Maersk Line debuts reefer monitoring service

Maersk Line has launched a new reefer service whereby shippers will be able to keep track of their perishables in transit.

Maersk Line’s Remote Container Management gives customers complete access to the reefer’s current location, temperature and atmospheric conditions inside as well as the power status, at all times and no matter where it may be in the world.

“It is going to insert an unprecedented level of visibility and reliability into their supply chains that will make their business better,” said Vincent Clerc, chief commercial officer for Maersk Line.

“The old days of waiting, hoping and reacting are over. Our customers can now monitor and make decisions about their supply chain as their cargo moves, as well as use the data to study and improve their entire supply chain. Particularly for our customers with very sensitive, higher value refrigerated cargo, Remote Container Management significantly raises the total value proposition of refrigerated container trade.”

A GPS, a modem and a SIM card on all 270,000 of Maersk’s reefers enable location, temperature, humidity and power status readings to be continuously collected and stored. That information then reaches customers and Remote Container Management global support teams via satellite transmitters on 400 of Maersk Line’s owned and chartered ships.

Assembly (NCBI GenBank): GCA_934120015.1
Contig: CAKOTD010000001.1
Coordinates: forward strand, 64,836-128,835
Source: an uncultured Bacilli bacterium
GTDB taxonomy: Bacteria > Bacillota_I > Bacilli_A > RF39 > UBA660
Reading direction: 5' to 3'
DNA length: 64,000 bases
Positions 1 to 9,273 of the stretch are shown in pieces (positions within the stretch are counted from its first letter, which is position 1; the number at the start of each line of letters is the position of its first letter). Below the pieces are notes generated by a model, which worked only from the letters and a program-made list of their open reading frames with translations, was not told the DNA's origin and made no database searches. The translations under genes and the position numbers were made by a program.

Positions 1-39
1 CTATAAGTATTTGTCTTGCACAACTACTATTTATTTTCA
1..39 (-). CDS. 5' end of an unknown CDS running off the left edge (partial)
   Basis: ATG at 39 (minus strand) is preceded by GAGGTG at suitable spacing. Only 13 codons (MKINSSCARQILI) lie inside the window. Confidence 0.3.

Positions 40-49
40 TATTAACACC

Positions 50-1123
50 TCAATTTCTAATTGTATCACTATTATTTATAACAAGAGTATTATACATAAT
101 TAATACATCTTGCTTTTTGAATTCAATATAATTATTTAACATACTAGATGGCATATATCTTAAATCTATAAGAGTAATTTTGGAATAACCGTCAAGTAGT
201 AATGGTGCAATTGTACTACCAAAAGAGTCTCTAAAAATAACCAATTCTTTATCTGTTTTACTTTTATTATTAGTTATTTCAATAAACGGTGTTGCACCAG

“We expect we will see an increase in our traditional perishable reefer volumes like agriculture as a result of Remote Container Management, but also new opportunities in sectors like pharmaceuticals where there is also a need for the kind of supply chain integrity Remote Container Management provides,” said Anne Sophie Zerlang, head of reefer for Maersk Line.

Sam Chambers

Starting out with the Informa Group in 2000 in Hong Kong, Sam Chambers became editor of Maritime Asia magazine as well as East Asia Editor for the world’s oldest newspaper, Lloyd’s List. In 2005 he pursued a freelance career and wrote for a variety of titles including taking on the role of Asia Editor at Seatrade magazine and China correspondent for Supply Chain Asia. His work has also appeared in The Economist, The New York Times, The Sunday Times and The International Herald Tribune.
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